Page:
Review: The Dragon of Despair

Review: The Dragon of DespairThe Dragon of Despair by Jane Lindskold
Series: Firekeeper Saga #3
Published by Tor Books on April 1, 2004
Genres: Adventure, Epic Fantasy, Fantasy
Pages: 768
Format: Paperback
Source: Gifted
Goodreads
two-stars

Raised by smart, language-using wolves, far from humans, then brought back to the court of Hawk Haven, young Firekeeper had to learn to cope with human society. Fortunately, for one raised amidst intelligent pack animals, the intrigues of humans are neither complex nor wholly unfamiliar.

Now Melina Shield, the beautiful, unscrupulous, and thoroughly discredited sorceress whose power-hungry intrigues have already made so much trouble for Firekeeper, has once more used her power to cloud men's minds, and has induced the ruler of New Kelvin to marry her. This is bad news on a lot of fronts.

It's particularly bad news for Firekeeper. Melina hasn't abandoned her schemes to gain power through the use of forbidden ancient sorcery. And the leaders of the royal beasts who watch over this world have given Firekeeper--and her intelligent wolf companion Blind Seer--the responsibility for stopping her.

At this point, I am somewhat regretting having picked up free copies of the first five books in this series. Having done so, I feel compelled to read them all. Unfortunately, I am not any more enthused by this series than I was at the beginning, perhaps less so. For whatever reason, the characters and plots have never particularly interested in me.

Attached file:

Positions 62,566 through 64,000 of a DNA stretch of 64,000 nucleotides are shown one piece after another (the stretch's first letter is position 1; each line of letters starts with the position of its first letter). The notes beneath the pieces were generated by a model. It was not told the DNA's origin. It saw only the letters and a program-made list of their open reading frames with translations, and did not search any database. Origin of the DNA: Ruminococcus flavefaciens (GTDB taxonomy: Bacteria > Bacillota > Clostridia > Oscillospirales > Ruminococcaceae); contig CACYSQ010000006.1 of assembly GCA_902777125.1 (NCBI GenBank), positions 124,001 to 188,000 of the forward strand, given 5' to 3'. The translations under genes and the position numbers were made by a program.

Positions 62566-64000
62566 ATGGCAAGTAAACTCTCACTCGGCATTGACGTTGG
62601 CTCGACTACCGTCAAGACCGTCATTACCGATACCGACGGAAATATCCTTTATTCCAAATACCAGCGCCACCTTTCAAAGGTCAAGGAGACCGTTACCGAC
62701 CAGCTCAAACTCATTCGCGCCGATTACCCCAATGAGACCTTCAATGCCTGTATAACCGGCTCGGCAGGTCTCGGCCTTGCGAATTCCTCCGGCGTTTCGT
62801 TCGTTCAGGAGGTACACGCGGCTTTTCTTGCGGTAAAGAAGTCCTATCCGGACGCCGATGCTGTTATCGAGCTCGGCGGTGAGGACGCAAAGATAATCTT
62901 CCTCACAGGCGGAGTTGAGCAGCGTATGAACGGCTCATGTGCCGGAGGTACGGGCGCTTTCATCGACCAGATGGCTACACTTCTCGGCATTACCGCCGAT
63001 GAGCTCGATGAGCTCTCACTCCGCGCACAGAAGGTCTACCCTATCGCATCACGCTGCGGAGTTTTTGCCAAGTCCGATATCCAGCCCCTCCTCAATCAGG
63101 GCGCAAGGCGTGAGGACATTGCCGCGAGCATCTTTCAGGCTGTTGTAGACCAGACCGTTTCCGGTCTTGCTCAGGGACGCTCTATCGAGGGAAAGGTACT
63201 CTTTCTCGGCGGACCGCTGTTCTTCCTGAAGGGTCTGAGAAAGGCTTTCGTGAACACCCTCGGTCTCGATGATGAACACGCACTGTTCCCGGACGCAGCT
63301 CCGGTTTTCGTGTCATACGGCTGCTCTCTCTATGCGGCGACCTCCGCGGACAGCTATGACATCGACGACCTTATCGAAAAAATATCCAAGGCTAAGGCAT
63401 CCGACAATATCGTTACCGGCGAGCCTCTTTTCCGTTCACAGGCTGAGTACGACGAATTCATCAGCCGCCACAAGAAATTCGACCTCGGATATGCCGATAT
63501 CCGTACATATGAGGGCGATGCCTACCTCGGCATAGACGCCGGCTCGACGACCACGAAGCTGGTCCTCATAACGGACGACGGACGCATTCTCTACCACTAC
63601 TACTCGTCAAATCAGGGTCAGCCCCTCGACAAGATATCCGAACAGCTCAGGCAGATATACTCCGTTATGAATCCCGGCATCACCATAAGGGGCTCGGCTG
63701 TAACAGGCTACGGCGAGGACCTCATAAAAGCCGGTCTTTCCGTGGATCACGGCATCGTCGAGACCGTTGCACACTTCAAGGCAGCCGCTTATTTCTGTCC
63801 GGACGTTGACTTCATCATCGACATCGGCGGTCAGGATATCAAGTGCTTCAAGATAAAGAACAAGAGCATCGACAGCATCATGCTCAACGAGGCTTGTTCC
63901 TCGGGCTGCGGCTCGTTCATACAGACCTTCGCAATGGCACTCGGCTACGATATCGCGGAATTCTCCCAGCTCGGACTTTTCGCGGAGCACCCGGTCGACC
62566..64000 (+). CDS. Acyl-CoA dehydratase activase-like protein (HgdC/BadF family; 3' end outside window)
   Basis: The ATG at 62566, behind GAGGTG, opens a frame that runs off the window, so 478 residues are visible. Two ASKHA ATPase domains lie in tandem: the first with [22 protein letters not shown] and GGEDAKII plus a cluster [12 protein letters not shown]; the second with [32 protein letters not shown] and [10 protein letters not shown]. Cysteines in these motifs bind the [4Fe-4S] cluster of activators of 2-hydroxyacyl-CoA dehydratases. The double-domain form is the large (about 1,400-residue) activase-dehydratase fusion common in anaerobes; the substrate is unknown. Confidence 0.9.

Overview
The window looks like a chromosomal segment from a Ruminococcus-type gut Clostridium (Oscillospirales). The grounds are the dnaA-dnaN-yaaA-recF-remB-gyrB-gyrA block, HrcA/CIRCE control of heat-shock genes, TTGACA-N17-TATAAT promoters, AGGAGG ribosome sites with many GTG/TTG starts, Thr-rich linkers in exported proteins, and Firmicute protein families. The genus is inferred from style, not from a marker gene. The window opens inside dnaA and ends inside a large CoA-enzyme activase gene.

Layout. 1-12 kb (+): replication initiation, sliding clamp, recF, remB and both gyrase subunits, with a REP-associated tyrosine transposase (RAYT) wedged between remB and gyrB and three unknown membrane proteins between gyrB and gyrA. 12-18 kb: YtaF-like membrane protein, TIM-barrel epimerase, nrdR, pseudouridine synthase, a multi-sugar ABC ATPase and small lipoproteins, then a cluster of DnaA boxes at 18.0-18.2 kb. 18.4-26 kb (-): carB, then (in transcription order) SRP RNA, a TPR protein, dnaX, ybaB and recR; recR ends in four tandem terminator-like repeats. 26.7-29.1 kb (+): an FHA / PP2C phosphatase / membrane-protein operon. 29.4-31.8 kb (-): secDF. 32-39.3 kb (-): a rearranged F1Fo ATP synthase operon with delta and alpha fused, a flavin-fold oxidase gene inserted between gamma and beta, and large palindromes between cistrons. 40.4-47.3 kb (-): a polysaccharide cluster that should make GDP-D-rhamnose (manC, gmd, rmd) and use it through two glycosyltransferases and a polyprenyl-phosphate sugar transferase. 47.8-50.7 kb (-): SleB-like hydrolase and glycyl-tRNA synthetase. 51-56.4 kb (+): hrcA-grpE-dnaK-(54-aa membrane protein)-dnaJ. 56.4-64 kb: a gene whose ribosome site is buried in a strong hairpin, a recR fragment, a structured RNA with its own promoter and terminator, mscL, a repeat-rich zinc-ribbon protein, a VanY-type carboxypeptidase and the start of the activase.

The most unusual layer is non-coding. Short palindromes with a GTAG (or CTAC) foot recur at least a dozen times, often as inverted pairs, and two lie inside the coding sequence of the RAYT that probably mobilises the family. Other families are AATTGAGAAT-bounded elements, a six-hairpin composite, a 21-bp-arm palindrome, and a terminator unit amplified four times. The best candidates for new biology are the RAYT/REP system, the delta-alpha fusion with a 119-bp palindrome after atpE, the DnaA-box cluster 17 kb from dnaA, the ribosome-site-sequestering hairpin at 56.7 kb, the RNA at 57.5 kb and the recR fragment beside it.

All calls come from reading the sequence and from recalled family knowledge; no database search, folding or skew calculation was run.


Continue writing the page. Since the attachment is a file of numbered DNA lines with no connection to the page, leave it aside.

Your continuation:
My complaints here are similar to my complaints for the two previous books in the series. First of all, for an epic fantasy series, there is remarkably little action. Second of all, in addition to there being a dearth of action, romance lacks almost entirely as well. Without either of these, getting any real excitement going is tough. Not that there cannot be good books without these things, however, I do not think the writing and plotting are good enough to carry the reader without them in this case.

Speaking of romance, I am now three books into a six book series and there has been absolutely no romance, except for one mutual affection (upon which no action has been taken beyond talk), one unrequited crush, and some action for Melina, the bad guy. What the heck? This pretty much disproves one stereotype, the one that women are always more interested in romance than men. The Wheel of Time series has tons of romance in it, whereas, this one, penned by a woman, focuses instead on politics.

Two (maybe three, since, at that point, I might as well complete the series) books to go. I sure hope they get more interesting soon!

 

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